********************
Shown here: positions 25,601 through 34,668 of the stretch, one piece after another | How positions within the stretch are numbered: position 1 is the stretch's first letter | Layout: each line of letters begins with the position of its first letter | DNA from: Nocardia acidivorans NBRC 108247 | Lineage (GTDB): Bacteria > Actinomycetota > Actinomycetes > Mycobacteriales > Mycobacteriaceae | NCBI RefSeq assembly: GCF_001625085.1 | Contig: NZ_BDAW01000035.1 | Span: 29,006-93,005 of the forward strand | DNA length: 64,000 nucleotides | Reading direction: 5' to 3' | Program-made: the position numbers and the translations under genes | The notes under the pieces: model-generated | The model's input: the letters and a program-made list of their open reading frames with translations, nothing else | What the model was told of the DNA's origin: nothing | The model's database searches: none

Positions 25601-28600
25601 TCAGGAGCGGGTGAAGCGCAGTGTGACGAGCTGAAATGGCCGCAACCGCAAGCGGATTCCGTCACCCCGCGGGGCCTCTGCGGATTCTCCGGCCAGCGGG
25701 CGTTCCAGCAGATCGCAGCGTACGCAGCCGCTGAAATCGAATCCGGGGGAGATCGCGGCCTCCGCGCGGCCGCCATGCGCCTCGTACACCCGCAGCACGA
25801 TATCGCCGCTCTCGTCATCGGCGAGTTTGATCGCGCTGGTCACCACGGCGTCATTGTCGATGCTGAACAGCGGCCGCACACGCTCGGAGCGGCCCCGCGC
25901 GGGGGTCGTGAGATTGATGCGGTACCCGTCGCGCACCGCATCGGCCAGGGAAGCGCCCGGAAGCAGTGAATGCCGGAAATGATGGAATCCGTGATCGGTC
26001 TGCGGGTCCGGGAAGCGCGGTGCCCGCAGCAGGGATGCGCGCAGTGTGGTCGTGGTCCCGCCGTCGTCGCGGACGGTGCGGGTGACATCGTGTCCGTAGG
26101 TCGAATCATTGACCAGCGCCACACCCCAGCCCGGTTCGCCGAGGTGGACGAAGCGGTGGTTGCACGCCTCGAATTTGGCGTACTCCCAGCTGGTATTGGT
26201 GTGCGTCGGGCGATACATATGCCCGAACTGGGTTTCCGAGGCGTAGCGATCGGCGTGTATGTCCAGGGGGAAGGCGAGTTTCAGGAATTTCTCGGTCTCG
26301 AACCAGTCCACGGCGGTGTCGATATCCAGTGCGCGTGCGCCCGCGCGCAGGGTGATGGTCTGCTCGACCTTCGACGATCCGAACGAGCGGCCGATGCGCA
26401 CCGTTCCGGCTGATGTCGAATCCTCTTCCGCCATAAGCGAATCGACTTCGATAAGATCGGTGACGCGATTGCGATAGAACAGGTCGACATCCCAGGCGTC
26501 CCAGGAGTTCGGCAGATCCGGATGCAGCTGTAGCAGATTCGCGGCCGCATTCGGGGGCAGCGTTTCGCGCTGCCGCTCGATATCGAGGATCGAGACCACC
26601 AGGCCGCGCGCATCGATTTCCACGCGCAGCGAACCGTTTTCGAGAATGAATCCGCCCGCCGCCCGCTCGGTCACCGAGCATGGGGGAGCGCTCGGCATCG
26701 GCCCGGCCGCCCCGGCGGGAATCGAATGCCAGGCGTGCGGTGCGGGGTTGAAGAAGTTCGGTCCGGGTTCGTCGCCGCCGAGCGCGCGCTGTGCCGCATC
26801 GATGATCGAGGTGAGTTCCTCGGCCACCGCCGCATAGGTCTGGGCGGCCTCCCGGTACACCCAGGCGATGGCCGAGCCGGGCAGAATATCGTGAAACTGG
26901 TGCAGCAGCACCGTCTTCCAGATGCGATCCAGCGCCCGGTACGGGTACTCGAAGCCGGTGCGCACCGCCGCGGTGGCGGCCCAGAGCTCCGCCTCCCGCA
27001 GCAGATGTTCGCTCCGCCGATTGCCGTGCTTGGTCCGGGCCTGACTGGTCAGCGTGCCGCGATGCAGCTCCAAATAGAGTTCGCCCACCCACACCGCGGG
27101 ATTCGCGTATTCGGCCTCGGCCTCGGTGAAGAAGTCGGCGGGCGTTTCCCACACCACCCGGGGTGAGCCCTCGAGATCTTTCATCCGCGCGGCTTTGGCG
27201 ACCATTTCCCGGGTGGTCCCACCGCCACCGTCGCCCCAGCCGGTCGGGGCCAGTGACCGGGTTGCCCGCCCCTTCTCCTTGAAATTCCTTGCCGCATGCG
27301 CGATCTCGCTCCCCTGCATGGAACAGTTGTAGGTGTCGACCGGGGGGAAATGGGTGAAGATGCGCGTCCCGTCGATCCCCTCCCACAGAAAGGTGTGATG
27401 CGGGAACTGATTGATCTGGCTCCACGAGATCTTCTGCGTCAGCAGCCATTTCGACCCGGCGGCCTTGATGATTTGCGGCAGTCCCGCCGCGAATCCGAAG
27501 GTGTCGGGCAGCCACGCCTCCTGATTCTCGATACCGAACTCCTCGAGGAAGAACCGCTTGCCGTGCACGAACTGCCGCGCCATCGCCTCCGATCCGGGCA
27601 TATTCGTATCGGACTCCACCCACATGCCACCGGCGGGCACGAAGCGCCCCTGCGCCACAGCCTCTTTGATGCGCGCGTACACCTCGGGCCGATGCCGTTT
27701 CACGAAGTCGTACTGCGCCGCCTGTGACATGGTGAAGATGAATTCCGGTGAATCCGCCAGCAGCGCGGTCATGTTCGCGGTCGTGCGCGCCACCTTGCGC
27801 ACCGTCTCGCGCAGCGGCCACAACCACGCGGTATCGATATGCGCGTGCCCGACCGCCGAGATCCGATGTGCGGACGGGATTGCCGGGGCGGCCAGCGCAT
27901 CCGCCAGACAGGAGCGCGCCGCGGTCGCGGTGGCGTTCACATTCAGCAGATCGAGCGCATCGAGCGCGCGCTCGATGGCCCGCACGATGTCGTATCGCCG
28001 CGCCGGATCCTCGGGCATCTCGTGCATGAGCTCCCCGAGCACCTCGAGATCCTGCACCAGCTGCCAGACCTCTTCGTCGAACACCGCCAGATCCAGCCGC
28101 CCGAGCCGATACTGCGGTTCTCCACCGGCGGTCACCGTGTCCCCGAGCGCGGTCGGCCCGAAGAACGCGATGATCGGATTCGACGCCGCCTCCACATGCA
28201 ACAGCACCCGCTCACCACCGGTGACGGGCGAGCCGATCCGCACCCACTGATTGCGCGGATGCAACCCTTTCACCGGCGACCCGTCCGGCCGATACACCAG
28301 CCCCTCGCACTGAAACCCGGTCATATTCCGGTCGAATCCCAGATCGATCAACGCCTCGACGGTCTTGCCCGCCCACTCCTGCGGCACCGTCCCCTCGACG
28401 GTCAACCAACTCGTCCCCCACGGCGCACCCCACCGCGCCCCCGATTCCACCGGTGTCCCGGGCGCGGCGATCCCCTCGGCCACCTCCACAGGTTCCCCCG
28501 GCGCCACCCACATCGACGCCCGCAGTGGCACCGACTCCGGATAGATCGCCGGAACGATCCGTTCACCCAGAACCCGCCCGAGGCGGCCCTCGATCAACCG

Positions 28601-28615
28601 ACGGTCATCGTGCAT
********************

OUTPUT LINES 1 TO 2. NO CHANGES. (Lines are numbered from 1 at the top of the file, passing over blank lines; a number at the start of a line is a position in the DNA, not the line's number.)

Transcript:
Shown here: positions 25,601 through 34,668 of the stretch, one piece after another | How positions within the stretch are numbered: position 1 is the stretch's first letter | Layout: each line of letters begins with the position of its first letter | DNA from: Nocardia acidivorans NBRC 108247 | Lineage (GTDB): Bacteria > Actinomycetota > Actinomycetes > Mycobacteriales > Mycobacteriaceae | NCBI RefSeq assembly: GCF_001625085.1 | Contig: NZ_BDAW01000035.1 | Span: 29,006-93,005 of the forward strand | DNA length: 64,000 nucleotides | Reading direction: 5' to 3' | Program-made: the position numbers and the translations under genes | The notes under the pieces: model-generated | The model's input: the letters and a program-made list of their open reading frames with translations, nothing else | What the model was told of the DNA's origin: nothing | The model's database searches: none

Positions 25601-28600